Alien Hunters Are Very Excited By This One Sentence In A NASA Bill

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The search for extraterrestrial intelligence (SETI) has long had to rely on private funding, being regarded somewhat as a fringe science. That could all be set to change though, as NASA is looking to fund SETI for the first time in more than 20 years.

That revelation comes from a new House of Representatives bill, as picked up by The Atlantic, which sets out a vision and funding for NASA’s future. The bill, which still needs to make its way through the House and the Senate, discusses how NASA might go about searching for life in the universe. While that's historically referred to looking for microbial life or potentially habitable planets, things could be all set to change.

“NASA shall partner with the private sector and philanthropic organizations to the maximum extent practicable to search for technosignatures, such as radio transmissions, in order to meet the NASA objective to search for life’s origin, evolution, distribution, and future in the universe,” the bill states.

It goes on to add that NASA will be awarded $10 million in both 2018 and 2019 to search for technosignatures. This would be the first time NASA has directly funded SETI since the 1990s.

Back then, NASA planned to use two radio telescopes to study the night sky and look for evidence of signals from intelligent aliens, called the High Resolution Microwave Survey. But in 1993, Nevada Senator Richard Bryan introduced an amendment that culled funding for the program after just one year, noting it had failed to find any “little green men”.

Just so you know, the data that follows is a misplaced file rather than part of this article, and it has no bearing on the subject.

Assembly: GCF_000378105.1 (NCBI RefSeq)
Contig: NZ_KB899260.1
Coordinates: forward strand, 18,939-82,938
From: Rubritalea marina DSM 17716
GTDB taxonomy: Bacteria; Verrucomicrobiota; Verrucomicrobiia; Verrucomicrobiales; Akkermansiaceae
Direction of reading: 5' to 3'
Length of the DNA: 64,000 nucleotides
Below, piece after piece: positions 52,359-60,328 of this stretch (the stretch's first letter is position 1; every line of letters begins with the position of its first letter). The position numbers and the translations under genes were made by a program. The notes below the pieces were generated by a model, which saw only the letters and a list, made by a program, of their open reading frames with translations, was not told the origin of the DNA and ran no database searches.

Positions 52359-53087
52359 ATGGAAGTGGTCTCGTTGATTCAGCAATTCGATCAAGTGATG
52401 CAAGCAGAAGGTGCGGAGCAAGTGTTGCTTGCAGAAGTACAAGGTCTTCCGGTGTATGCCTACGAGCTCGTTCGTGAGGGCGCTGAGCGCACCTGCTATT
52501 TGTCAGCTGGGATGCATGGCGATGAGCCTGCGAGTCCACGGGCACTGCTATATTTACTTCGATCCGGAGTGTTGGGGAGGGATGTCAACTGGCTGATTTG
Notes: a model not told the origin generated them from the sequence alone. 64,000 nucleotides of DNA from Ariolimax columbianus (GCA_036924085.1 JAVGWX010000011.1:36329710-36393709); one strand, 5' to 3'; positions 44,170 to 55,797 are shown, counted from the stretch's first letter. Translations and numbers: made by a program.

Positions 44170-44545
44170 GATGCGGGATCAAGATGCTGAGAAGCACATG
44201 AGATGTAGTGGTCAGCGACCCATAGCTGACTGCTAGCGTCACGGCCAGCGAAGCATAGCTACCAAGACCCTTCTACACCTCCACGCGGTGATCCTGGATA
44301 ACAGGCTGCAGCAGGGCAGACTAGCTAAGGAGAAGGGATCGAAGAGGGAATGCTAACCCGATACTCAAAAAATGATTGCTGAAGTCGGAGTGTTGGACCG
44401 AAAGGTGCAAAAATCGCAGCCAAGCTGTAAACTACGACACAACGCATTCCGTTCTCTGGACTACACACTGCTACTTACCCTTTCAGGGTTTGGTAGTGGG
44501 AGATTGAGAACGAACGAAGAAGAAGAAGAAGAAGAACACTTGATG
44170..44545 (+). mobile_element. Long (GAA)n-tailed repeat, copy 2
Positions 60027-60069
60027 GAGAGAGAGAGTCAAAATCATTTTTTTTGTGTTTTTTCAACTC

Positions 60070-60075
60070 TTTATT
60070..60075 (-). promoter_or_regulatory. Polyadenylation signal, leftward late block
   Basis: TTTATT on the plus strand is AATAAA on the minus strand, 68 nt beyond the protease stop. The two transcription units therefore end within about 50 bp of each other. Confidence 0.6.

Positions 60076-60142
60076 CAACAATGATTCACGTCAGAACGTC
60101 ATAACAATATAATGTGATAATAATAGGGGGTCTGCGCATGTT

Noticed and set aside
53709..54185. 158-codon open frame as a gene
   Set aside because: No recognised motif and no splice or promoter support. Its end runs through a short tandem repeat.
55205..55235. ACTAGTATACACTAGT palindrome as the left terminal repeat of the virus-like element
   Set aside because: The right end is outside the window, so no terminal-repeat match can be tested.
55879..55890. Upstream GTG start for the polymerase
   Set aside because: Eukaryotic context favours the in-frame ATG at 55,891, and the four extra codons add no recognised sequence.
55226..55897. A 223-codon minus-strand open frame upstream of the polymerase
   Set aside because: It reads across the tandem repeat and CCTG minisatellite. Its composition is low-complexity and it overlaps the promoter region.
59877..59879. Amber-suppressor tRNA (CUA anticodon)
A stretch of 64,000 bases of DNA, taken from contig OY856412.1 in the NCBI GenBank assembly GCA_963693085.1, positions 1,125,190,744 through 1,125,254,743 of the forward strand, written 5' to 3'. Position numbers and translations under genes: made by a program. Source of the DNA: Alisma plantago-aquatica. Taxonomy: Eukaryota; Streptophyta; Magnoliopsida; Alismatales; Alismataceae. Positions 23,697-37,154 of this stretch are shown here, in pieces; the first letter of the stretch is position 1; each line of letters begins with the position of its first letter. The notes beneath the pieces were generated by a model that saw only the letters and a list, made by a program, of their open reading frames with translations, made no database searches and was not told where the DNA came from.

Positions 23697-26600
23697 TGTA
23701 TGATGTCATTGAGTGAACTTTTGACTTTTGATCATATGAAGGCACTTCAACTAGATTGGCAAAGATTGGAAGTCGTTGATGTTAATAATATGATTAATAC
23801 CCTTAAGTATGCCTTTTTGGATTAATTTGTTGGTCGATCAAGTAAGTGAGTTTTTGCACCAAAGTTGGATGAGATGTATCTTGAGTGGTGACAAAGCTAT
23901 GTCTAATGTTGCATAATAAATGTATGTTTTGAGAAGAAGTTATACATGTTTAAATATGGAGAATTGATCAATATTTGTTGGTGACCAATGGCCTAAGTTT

“Not a single Martian has said 'take me to your leader,' and not a single flying saucer has applied for FAA approval,” he wrote in a press release

Since then, SETI has relied on benefactors to continue its efforts. Most recently this has included Russian billionaire Yuri Milner, who in 2015 pledged $100 million to the search for intelligent signals via his Breakthrough Listen project. NASA’s involvement could be a big boon.

“This initiative – if passed by the Senate – could reinstate SETI into the NASA budget,” Seth Shostak, the director of the SETI Institute, told IFLScience. “It’s always been incomprehensible to me that NASA funds all sorts of work to try and find life in the Solar System, and even biomarkers such as oxygen in the atmospheres of exoplanets, and yet won’t put any money into looking for the most interesting kind of life – the intelligent variety.”

SETI continues to be controversial, in more ways than one, not least because it has never found anything. But as is often said, if we don’t look, we’ll never know. Perhaps NASA can bring some gravitas to the search once again.

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